How to Optimize Your Immune Health with Dr. Leonard Calabrese
How to Optimize Your Immune Health with Dr. Leonard Calabrese
Deanna Pogorelc: Hello and welcome to the Health Essentials podcast brought to you by Cleveland Clinic. I'm your host Deanna Pogorelc. Today we're talking about the immune system. It's your body's first and best line of defense against internal threats like inflammation as well as external threats like viral and bacterial infections. In the face of the COVID-19 pandemic, you might be wondering whether there's anything you can do to strengthen your body's immune system. Joining us today to help us get to the bottom of that is Dr. Leonard Calabrese. Dr. Calabrese is a rheumatologist who heads Cleveland Clinic's section of clinical immunology and specializes in diseases of the immune system. Hi, Dr. Calabrese, thanks for being here.
Dr. Leonard Calabrese: Hey, thanks for having me.
Deanna Pogorelc: Just a note to our listeners that we are recording virtually today to follow safe social distancing guidelines. And also please remember that this is for informational purposes only and is not intended to replace your own physician's advice. Dr. Calabrese, can we start with just a little bit of a primer about the immune system? What is it? What are the different components of it? And how does it work to protect us?
Dr. Leonard Calabrese: Yeah, I can't think of a better point in time than now to talk about the immune system and immune health as we're in the middle of this pandemic, or at least getting to the middle I hope. There's just so much out there talking about our immune system, our resistance, how we respond to this, what it contributes to in terms of this disease. And that as an immunologist who's been doing this for decades, I'm really impressed by how much bad information is out there. Offering people quit fixes and easy ways out. But the immune system is really a remarkable organ. I look at fitness, I look at wellness as being multidimensional. We want to train to get fit, we go run, we increase our aerobic capacity, we lift weights to become strong. We do brain games to make our mind strong.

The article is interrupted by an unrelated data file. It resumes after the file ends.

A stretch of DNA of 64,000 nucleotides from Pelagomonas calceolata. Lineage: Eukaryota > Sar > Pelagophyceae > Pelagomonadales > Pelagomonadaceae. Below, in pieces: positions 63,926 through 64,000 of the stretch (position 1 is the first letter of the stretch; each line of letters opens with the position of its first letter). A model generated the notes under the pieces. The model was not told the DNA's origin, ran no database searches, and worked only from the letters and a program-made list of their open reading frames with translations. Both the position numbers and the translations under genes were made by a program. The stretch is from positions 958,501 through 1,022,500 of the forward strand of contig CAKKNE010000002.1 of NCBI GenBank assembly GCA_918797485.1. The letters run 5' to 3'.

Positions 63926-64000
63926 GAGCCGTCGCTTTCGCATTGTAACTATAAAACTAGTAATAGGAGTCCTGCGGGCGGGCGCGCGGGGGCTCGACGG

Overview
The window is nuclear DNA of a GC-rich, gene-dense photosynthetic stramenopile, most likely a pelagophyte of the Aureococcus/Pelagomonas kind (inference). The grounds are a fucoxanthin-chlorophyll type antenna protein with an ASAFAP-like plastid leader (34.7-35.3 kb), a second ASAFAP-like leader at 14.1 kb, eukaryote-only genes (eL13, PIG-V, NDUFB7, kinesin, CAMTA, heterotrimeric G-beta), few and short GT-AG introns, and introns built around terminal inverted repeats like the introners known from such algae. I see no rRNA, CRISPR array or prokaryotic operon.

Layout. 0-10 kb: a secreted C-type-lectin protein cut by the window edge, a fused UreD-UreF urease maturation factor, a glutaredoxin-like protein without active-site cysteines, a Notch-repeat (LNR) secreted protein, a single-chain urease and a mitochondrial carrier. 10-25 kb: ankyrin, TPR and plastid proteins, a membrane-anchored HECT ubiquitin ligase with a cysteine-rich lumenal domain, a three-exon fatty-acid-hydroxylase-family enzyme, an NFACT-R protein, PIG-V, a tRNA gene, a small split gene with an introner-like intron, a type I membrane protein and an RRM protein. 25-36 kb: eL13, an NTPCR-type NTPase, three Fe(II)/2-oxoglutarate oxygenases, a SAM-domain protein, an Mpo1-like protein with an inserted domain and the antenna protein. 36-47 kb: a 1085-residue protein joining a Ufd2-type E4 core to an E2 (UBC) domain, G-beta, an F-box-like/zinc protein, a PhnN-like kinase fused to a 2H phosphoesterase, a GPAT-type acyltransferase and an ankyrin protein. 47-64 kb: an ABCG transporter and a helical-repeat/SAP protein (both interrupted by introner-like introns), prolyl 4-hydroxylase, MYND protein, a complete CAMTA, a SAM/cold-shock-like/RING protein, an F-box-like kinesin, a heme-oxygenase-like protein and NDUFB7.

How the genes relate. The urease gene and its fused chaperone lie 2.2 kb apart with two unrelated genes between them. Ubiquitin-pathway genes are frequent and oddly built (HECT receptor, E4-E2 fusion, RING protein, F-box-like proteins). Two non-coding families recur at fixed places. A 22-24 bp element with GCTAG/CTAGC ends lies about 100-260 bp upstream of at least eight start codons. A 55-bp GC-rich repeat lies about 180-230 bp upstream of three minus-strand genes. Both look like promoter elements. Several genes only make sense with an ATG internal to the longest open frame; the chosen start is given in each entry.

Dr. Leonard Calabrese: But the real question is, what do we do for our immune system? And why should we be concerned about it? Our immune system, are all those defenses that reside within us, that defend us against danger. That's the easiest way to think about it. It's not just infections because we're covered with infections and infested with infections and we get along with most of our infectious brethren quite nicely. But from time to time, infections become dangerous, ranging from the common cold to COVID-19.
Dr. Leonard Calabrese: Our immune system also protects us from other sorts of danger, from allergic responses and toxins and harmful effects of our own bodies kind of take out the garbage machinery that has to get rid of all of our dead cells. The immune system is just tightly woven into our physiology. And I like to think that when we're well, and you might want to say, "Well, what does wellness mean?" And I think, we all recognize wellness. When our lives are going good, we're well. It's not just being free from disease, it's being robust in mind, body and spirit. When we're well, our immune system is really humming along and working at a very high rate of efficiency to protect us from all these dangerous signals.